Would you agree with any of these statements?

  • “Even though I’ve studied throughout the year, there are so many topics that I haven’t covered yet. How can I focus on those topics that will have the greatest impact on my grades?”
  • “I wanted to memorise all these flashcards from Easter and then move onto past papers, but honestly I have no idea where the time between Easter and exams went!”
  • “I haven’t started revising and my exam is only a month away. I don’t know where to start. It seems like I just have too much to do.”

We often tend to think that it’s just us who are struggling with time management, but the truth is that almost EVERY STUDENT can relate to one of the quotes above.

No matter how much revision you’ve done, you may feel like you won’t be prepared on exam day. If you want to step on the gas and scale up your revision, I’ll show you how.

I want to show you two underlying systems you can implement today to cram effectively.

System 1: Learn concepts. Don’t waste time on definitions.

System 2: Focus on what you can’t do.

Start doing these, and you’ll reap the benefits forever.

System 1: Learn the concepts

The highest scoring exam questions often ask you to explain how something works or build an argument for or against an opinion. In that case, it is much more valuable to understand the basic principle, rather than being able to define some vocabulary term precisely. For example, in biology, you want to understand how cells divide, and ignore the technical definitions of mitosis and meiosis.

System 2: Focus on what you can’t do

If you already understand what factors influence migration, then why would you want to waste your time revising these? Wouldn’t it be great if you could get on with what you don’t know and then take the rest of the day off?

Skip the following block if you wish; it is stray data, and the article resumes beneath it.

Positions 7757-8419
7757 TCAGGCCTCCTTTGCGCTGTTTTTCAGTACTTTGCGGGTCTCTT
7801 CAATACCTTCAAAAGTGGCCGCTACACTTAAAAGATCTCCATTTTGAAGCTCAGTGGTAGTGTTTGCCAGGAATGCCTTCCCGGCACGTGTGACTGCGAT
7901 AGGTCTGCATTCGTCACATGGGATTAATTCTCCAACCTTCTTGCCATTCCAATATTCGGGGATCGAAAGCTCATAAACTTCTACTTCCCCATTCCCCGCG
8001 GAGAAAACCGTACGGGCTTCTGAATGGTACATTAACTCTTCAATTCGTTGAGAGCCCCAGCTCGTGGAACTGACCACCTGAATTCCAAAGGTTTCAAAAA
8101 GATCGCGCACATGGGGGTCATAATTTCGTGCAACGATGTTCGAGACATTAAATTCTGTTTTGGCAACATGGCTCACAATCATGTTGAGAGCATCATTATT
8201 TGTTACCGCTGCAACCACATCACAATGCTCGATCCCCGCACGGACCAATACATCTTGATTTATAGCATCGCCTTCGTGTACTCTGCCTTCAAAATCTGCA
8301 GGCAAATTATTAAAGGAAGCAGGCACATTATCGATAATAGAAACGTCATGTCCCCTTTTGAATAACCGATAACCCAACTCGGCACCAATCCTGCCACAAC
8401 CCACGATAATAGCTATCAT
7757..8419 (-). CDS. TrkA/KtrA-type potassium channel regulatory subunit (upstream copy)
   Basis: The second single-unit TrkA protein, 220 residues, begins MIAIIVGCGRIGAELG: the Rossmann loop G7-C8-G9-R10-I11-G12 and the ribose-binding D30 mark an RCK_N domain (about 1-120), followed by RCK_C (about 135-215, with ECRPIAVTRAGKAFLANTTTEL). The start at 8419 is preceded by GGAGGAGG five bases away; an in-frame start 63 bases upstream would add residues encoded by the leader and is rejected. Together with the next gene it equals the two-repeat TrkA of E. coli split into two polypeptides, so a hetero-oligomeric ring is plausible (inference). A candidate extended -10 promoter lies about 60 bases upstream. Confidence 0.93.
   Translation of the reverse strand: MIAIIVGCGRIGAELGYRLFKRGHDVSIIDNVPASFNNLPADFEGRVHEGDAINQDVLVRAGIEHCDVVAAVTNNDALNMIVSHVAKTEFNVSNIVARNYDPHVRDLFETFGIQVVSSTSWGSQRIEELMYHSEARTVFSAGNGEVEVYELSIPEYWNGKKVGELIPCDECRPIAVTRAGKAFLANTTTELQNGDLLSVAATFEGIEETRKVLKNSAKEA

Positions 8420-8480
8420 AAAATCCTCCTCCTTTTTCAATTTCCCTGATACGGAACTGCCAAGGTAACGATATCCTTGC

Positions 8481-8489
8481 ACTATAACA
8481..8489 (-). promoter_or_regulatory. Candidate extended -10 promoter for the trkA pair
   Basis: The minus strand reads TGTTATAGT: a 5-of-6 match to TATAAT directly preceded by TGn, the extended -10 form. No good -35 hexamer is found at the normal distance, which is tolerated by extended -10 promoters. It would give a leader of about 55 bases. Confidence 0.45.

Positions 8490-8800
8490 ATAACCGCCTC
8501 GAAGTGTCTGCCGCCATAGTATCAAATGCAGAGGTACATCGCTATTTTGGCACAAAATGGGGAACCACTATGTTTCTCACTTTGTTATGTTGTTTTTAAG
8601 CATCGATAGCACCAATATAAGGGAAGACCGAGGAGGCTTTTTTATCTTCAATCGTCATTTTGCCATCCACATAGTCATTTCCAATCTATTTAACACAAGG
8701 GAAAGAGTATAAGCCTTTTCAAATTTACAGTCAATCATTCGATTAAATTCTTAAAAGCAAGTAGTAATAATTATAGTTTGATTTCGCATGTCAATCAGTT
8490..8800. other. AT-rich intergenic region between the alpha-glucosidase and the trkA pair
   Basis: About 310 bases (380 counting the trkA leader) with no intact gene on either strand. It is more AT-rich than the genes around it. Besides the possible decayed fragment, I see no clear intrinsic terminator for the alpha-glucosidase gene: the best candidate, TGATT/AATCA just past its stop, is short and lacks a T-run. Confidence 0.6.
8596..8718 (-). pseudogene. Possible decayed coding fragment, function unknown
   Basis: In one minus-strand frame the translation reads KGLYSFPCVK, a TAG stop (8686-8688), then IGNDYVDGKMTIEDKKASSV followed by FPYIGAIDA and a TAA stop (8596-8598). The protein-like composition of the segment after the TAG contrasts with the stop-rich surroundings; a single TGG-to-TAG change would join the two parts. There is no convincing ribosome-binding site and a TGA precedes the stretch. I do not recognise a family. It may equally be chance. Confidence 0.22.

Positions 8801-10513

Yes. So stop hiding from these challenging problems, just do them and you’re done revising.

Bonus: 3 Sample Timetables (and how you can make your own

  • The 1-month plan
  • 2 week timetable
  • 1 day binge-revision strategy

The 1-month plan

1 month revision timetable

  • List all topics for all subjects
  • Rank all topics in terms of difficulty (individually for each subject)
  • Revise 2 topics/day, starting with the most difficult
  • Last 10 days: briefly go over the topics you learnt
  • Last day: REST

2-week timetable


  • List the 5-10 most difficult topics per subject (depending on how many subjects you have)
  • Revise the most difficult concepts in the first 10 days
  • Take 2 days off (rest)
  • Briefly go over all topics again 2 days before your exams
  • Last day before exams: REST
  • Morning of the exam: Glance over the concepts

1 day binge-revision strategy


  • Learn 5 difficult concepts/processes for the exam(s) tomorrow, spending roughly 5-15 minutes on each
  • Briefly glance over these concepts 2 hours before you go to bed and on the morning of your exam